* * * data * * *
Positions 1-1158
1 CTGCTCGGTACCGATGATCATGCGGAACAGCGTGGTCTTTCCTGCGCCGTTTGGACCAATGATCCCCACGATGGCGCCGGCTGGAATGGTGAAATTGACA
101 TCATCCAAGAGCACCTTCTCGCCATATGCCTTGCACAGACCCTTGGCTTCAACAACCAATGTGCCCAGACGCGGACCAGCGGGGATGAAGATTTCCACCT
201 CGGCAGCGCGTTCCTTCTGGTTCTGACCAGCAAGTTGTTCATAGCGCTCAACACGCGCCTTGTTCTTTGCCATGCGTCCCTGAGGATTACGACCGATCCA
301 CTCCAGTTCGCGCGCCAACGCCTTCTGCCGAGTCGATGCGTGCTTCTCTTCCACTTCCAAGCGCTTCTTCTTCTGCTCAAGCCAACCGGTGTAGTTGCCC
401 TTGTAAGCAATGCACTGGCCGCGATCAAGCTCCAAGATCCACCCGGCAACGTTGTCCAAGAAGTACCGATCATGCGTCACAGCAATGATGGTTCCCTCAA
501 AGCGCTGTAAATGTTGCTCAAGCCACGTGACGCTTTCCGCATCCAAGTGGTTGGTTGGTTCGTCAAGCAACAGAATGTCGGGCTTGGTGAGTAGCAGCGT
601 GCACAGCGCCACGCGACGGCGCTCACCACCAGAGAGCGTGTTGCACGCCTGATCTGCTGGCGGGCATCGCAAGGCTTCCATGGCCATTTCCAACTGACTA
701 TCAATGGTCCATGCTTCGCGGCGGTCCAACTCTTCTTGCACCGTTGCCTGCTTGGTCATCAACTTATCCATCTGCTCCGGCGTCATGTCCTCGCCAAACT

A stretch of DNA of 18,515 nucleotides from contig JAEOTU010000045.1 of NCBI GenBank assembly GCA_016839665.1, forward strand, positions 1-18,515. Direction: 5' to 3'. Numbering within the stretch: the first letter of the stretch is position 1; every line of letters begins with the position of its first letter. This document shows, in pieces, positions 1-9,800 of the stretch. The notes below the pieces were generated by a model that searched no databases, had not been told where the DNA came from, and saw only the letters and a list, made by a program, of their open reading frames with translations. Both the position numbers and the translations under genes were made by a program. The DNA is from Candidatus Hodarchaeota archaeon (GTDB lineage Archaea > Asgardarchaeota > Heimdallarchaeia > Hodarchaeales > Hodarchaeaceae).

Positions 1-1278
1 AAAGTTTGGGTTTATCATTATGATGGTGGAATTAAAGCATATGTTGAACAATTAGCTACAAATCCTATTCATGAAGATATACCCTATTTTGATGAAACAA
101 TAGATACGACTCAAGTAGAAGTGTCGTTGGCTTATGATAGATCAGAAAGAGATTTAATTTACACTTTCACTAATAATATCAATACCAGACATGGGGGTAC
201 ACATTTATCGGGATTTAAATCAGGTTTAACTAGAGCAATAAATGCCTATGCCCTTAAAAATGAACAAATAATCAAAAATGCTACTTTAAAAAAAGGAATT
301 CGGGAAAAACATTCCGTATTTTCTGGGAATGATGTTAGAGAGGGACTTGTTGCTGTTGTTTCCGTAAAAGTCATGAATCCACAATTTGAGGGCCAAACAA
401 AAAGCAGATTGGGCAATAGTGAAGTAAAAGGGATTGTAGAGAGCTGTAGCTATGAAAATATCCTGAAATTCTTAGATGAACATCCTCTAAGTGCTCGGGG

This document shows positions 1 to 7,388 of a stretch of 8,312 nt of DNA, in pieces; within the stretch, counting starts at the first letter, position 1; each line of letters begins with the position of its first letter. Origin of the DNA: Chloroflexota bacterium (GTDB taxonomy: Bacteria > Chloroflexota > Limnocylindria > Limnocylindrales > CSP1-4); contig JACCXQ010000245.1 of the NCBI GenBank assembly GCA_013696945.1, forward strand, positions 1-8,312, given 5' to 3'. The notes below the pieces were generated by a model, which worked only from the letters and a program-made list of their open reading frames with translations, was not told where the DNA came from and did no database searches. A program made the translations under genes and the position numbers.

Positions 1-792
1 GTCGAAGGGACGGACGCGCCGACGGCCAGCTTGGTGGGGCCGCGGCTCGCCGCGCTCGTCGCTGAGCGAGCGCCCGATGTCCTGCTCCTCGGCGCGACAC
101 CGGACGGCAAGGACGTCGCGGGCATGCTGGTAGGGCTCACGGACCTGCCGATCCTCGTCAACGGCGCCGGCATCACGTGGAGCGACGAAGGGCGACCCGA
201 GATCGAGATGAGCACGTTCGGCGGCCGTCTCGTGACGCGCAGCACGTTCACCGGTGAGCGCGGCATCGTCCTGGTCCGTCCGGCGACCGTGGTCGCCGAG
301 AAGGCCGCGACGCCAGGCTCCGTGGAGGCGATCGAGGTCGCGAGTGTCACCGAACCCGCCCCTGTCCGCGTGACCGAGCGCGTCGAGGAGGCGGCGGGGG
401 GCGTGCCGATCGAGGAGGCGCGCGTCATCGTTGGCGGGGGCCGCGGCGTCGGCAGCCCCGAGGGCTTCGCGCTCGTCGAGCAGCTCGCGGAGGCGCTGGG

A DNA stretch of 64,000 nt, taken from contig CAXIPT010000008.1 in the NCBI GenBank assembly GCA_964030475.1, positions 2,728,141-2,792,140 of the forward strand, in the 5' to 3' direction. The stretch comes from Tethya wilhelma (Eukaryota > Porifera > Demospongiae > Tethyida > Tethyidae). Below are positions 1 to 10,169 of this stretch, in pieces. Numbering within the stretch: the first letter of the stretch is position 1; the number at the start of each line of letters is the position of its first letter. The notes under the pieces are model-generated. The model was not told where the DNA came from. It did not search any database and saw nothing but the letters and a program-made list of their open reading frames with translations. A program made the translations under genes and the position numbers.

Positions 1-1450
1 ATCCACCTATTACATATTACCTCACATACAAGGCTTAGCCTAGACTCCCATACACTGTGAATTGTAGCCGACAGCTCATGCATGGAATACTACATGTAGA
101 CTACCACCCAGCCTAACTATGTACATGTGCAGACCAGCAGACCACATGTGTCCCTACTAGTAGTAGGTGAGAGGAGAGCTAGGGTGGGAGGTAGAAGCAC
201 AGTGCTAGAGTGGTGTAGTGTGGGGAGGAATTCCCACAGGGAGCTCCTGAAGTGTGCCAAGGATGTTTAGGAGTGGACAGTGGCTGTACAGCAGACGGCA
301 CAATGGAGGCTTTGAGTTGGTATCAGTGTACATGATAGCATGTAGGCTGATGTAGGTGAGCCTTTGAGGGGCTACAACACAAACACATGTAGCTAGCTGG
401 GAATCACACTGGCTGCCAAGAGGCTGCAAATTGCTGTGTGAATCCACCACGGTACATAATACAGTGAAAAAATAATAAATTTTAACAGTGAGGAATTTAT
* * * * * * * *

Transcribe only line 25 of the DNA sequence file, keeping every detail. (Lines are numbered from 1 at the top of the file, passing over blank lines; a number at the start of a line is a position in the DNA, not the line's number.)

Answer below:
Positions 1-1450